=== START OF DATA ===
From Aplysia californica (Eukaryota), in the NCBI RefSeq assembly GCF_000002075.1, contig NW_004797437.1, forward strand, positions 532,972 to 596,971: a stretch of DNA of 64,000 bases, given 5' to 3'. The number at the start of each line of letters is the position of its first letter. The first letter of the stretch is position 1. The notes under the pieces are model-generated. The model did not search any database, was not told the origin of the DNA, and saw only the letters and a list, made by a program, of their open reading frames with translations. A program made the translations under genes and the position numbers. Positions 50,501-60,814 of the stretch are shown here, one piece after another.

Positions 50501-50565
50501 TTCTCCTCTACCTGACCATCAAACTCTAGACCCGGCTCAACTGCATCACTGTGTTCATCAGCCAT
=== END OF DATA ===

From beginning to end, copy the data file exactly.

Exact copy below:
From Aplysia californica (Eukaryota), in the NCBI RefSeq assembly GCF_000002075.1, contig NW_004797437.1, forward strand, positions 532,972 to 596,971: a stretch of DNA of 64,000 bases, given 5' to 3'. The number at the start of each line of letters is the position of its first letter. The first letter of the stretch is position 1. The notes under the pieces are model-generated. The model did not search any database, was not told the origin of the DNA, and saw only the letters and a list, made by a program, of their open reading frames with translations. A program made the translations under genes and the position numbers. Positions 50,501-60,814 of the stretch are shown here, one piece after another.

Positions 50501-50565
50501 TTCTCCTCTACCTGACCATCAAACTCTAGACCCGGCTCAACTGCATCACTGTGTTCATCAGCCAT